This review contains spoilers.
1.7 The Rules of Engagement
Heptarian and Ariadne are betrothed and everyone is rejoicing. Except Ariadne. She’s a bit unhappy with all this. Pasiphae is convinced that, once Heptarian wins the Pancratium, all will be well in the heart of Ariadne. But everyone’s favourite Atlantean villain hasn’t counted upon the interferencing ways of everyone’s favourite Atlantean hero… Jason.
He’s still very much in love with Ariadne and, despite her Pasiphae-influenced protestation that she doesn’t love him, he’s intent on entering the competition to risk his life and prove his love.
Pasiphae continues her descent into darkness, thanks to her manipulation of Ariadne and Heptarian and a poison that she administers to her own husband. If it works as it should, it’ll be a slow death for the King and she will be able to take her rightful place in the bosom of power.
In the Pancratium, Jason’s injured body and pride won’t stop him showing his love, but Greek tradition must win out, with a bittersweet victory for Jason, Ariadne and Heptarian that sees Ariadne continue to grow in confidence, whilst Pasiphae shows just how vindictive she can be.
Once again Jemima Rooper and Mark Addy are wonderful together and the character of Hercules continues to be fleshed out – we discover that Jason is the man that Hercules never was. Sarah Parrish is cold as Pasiphae and Oliver Walker puts in a decent, though underserved, performance; the same of which can be said for Alexander Siddig. Aiysha Hart also manages to pull a confident performance out of the bag, though her “wracked with emotion” scenes don’t feel as authentic as they probably could.
In effect, what we have here is an episode of Atlantis that focuses on three key characters all fighting for Ariadne. Jason is fighting for his love of her, Heptarian is fighting for love and the power she will bring, whilst Pasiphae is fighting for power with Ariadne as the proxy. By the end of the episode, Heptarian is the one that comes off as the loser, with the others all facing up to their futures and the choices they have made.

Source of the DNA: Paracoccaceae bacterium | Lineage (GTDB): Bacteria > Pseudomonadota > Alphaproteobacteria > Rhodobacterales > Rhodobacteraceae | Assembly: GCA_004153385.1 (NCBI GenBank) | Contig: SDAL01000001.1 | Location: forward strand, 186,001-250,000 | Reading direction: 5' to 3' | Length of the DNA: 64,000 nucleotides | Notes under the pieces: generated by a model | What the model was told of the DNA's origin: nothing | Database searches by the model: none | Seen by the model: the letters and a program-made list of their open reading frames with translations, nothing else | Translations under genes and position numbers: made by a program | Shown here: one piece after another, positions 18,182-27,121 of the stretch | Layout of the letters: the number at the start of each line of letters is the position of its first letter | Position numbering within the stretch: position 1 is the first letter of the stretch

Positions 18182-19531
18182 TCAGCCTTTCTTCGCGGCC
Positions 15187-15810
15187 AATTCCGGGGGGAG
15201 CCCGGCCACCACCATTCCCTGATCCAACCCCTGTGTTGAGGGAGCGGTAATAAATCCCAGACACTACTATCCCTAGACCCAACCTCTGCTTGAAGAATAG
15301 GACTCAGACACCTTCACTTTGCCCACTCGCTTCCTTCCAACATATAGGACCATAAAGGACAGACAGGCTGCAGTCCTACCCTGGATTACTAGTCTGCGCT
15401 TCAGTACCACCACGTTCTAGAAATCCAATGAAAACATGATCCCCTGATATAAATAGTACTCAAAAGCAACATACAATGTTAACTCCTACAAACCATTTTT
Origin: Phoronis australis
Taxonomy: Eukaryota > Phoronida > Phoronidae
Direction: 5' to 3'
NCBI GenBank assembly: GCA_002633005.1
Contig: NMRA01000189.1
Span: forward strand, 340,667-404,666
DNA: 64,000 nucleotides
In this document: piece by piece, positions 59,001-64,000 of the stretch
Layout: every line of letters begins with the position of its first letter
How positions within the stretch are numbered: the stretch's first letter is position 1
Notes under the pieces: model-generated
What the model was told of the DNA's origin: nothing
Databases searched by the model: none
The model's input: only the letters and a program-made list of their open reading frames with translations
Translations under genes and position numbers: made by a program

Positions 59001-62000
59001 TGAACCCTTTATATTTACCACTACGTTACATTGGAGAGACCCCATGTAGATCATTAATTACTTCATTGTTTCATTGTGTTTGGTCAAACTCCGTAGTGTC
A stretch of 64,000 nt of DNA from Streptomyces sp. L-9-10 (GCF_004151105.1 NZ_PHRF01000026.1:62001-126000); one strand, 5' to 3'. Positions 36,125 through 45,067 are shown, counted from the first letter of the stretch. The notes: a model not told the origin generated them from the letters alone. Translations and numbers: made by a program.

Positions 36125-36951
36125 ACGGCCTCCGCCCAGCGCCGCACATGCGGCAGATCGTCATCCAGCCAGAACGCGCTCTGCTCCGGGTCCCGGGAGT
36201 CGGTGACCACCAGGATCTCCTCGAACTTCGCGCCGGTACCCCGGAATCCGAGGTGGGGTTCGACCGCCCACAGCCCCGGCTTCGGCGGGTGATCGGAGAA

Again, the underlying story is strong, with committed performances from all, including Donnelly and Emms, though Pythagoras is, once again, watching from the sidelines, contributing medical knowledge, a witty quip and quick barb from time to time.
If there’s a real weakness in this episode; it’s the fight sequences in the Pancratium tournament. It’s a first blood match, where the warrior who picks up the knife and draws blood first wins… except it’s not particularly brutal and, especially in Jason’s case, a fight that should be the Greek version of a bare knuckle brawl ends up with a bit too much athletic showiness. Obviously, it wasn’t going to have UFC level violence, but it’s been clearly influenced by Paul Greengrass’ Bourne films – lots of close up work – just without the frenetic energy, which leaves it feeling a bit tame and lifeless. It’s an ideal opportunity for Jack Donnelly to get his top off, along with the other mostly nameless fighters.
Too much of the episode is spent on the Pancratium sequences that it feels like it breaks the pace of the performances around it. Sarah Parrish is marvellous in this episode, with her plotting and duplicitous ways, yet between these scenes, we have to put up with her giving concerned stares toward her hero. In between being torn between two lovers, Aiysha Hart has to stare, concerned, at both her would-be lovers. Then we’ve got Addy, Rooper and Emms who, whilst the fighting is going on… stare, concerned, at Jason. Too much staring taking up too much time.
Atlantis seems to have, just over half way through its first season, found its footing with a story that doesn’t rely on magic or mysticism. This episode offers something far more meaty, a much more intriguing tale of a power play that could engulf Atlantis far quicker than the surrounding sea.
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